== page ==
Why should NFA import rice instead of boosting its local palay procurement? 2 groups want to know

February 9, 2018 - 5:26 PM
Rice price tags in a market. NEWS5GRAB

MANILA, Philippines – Two advocacy groups criticized the decision of President Rodrigo Duterte to give the go-ahead to the National Food Administration (NFA) to import rice amid the reported shortage.

“Duterte is giving in to the luxury of unscrupulous rice traders and corrupt NFA officials who will get the most benefit from the importation,” Zen Soriano, head of the National Federation of Peasant Women (Amihan) said.

Soriano urged concerned authorities to conduct an investigation “to clarify the differing statements of government officials which only create confusion on the people, and to determine the real cause of NFA rice shortage.”

In a separate statement, the group Bantay Bigas said “corrupt NFA officials and devious traders” will gain the most from the impending rice importation.

“The importation is very dubious as it contradicts Agriculture Secretary Manny Piñol’s statement that the country has a 96-day buffer stock which is one of the biggest inventories of the country in recent years resulting from a 19.4 million MT harvest last 2017,” Cathy Estavillo, Bantay Bigas spokesperson, said.

According to Soriano, the government should instead increase local palay procurement of NFA instead of relying on importation and acting as broker for imported rice.

“The farmers have continuously been flogged by anti-farmer policies from the failed agrarian reform program, the lack of support services and subsidy from the government, the dependence on importation and the recent additional excise tax which resulted to increased cost of production,” Soriano said.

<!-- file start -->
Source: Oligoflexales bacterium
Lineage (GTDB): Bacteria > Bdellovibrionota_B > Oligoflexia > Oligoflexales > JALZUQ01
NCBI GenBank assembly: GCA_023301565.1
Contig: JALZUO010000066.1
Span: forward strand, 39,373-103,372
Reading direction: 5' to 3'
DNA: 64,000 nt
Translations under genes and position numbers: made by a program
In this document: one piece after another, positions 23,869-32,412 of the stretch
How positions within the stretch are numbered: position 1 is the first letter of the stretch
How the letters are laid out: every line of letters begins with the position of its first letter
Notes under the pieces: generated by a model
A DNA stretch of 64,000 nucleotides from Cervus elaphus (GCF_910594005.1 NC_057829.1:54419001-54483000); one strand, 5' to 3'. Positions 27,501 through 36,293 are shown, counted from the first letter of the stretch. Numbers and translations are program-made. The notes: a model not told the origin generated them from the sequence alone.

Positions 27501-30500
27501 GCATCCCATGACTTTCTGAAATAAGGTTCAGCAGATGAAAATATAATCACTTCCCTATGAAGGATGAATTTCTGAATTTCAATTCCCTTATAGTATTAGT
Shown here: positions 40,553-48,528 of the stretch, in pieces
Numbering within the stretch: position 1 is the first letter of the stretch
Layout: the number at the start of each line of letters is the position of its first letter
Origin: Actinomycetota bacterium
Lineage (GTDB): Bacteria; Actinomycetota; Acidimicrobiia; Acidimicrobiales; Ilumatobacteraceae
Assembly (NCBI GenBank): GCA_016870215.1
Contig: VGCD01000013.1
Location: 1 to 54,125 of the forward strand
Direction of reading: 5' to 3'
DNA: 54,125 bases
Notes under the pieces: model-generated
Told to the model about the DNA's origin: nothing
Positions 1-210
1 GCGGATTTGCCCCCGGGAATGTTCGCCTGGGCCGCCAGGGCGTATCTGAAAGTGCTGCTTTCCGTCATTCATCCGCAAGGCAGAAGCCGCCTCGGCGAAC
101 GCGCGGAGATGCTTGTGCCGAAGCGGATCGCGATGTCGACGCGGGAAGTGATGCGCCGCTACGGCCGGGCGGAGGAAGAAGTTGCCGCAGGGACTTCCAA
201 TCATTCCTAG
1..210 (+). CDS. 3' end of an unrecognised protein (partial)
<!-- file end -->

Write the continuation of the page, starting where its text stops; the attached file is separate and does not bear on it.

She said the NFA should also raise the buying price of palay from farmers to increase its buffer stock and ensure food security, stabilize rice prices and guarantee affordability of the staple, and help local farmers earn from their produce.

Estavillo questioned the need to import amid the statement of Cabinet Secretary Jun Evasco that the 325,000 MT of rice under the minimum access volume (MAV) will be arriving towards the end of the month.

“If a huge volume of rice will be available soon, why does the government need to spend billions for importation? Importing another 250,000 MT will no longer be necessary as local rice supply will be available at the time of its arrival, 45 days after which is in time for the harvest season and thus, detrimental to the local rice industry and the livelihood of our farmers,” Estavillo said.

Bantay Bigas denounced NFA’s failure to perform its mandate citing the agency’s local procurement which is less than 3 percent instead of its mandated 10 percent of local production.

The NFA’s share in the country’s total rice stock has been declining, reaching 50 percent or 1.7 million MT in 2011 and 28 percent or 906, 000 MT in 2016. Correspondingly, commercial stock increased from 16 percent or 557, 000 MT to 965, 000 or 30 percent during the same period, Bantay Bigas added.

“This means that the shortage of NFA buffer stock is because the rice supply of the country is at the hands of the traders. Worse, the NFA’s P7 billion budget this 2018 for its buffer stocking program which should supposedly be used for local palay procurement, will be used to pay for the imported rice,” Estavillo said.

The group reiterated its call to ensure the country’s food security by putting an end to dependence on importation and instead increase the procurement of local produce and hike the purchase price of palay.